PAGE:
Tooth discoloration is highly aesthetically non appealing and the dentists and the patients expend considerable amounts of time and money in attempts to improve the appearance of discolored teeth. The different methods to manage discolored teeth range from: Surface stain removal; Bleaching or tooth whitening techniques; Operative techniques which can camouflage the underlying tooth discoloration, such as composite or ceramic veneers and crowns. There are different types of bleaching techniques and have attracted much interest from the aesthetic dentists, as they are noninvasive and relatively simple to carry out. Conventional bleaching systems are based primarily on hydrogen peroxide or one of its precursors, notably carbamide peroxide, and these are often used in combination with an activating agent such as heat or light. There are two types of bleaching techniques - Bleaching techniques where bleaching agents are applied externally to the teeth surface (vital bleaching), or inside the teeth within the pulp chamber (non-vital bleaching) [1,2].

Both these bleaching techniques aim to bleach the chromogens within the dentin, thereby bringing about a change in overall colour of the tooth. A variety of case reports and clinical studies have shown that night guard vital bleaching technique, where 10% carbamide peroxide gel is applied to the tooth surface in a bleaching tray at night through a a 10% carbamide peroxide gel used in a bleaching tray at night, produces predictable results [1,310], same as hydrogen peroxide strips [11]. Another study which showed effective results from ‘power bleaching technique’ which used 35% hydrogen peroxide [1,12]. The exact mechanism which involves the bleaching is not fully understood but is hypothesized to involve the influx of oxygenating molecules via enamel micro pores along a diffusion gradient followed by direct access to dentin. These break down the double bonds in between the pigment molecules thereby making it smaller in size which diffuses outside the tooth or to those that absorb less light and hence appear lighter. Hydrogen peroxide forms a weak bond with urea to produce carbamide peroxide which is easily dissociated in the presence of water to release free radicals that penetrate through the enamel and into the dentin to produce the bleaching effect. The breakdown of hydrogen peroxide into free radicals that penetrate through the tooth surface occurs either by photo dissociation, anionic dissociation or a combination of the both [1].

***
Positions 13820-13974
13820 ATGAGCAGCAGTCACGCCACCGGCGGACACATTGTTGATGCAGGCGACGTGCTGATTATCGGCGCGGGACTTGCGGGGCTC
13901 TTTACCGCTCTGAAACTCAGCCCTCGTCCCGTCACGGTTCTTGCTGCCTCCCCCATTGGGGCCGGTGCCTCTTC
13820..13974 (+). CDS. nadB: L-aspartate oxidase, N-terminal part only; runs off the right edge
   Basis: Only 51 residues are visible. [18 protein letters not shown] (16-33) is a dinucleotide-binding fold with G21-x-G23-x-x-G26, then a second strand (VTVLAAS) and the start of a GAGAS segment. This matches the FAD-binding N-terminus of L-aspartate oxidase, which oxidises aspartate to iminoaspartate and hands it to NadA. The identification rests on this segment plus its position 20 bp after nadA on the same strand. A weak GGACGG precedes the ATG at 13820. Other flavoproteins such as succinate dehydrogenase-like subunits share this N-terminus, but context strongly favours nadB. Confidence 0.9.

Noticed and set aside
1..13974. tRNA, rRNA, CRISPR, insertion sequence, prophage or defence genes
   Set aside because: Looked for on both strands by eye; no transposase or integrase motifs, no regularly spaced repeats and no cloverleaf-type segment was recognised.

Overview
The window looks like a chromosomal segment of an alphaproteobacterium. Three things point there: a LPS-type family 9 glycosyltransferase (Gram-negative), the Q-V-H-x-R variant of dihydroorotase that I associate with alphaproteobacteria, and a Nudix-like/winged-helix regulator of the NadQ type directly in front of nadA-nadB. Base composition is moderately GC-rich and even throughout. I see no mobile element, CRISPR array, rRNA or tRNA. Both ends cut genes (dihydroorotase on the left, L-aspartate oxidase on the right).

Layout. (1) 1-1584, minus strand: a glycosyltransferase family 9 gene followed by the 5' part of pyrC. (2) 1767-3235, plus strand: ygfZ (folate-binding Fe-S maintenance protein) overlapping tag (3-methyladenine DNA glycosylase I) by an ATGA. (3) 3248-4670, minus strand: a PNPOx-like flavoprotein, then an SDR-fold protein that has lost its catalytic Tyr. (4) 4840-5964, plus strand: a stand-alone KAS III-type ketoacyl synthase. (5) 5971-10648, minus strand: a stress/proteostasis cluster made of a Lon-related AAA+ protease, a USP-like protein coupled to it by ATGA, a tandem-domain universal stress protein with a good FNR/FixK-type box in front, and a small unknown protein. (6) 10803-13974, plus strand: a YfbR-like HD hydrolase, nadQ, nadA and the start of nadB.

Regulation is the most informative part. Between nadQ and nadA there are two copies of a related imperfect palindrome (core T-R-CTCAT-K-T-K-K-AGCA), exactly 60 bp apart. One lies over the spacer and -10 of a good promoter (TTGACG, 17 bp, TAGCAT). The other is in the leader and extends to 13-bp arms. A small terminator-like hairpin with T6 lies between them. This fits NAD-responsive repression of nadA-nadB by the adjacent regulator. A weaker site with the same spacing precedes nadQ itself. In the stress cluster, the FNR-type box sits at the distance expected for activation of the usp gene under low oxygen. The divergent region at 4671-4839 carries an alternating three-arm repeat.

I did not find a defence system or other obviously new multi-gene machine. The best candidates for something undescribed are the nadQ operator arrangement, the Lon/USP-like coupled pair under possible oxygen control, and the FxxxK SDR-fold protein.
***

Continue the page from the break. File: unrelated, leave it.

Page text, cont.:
Our team has extensive knowledge and research experience that has translate into high quality publications [13-32]. In this present retrospective study we checked for the prevalence of different types of bleaching techniques used for the management of discoloured tooth/teeth.

Materials and Methods

Study design

A retrospective study.

Study setting

Case records of patients in a private dental institution in Chennai.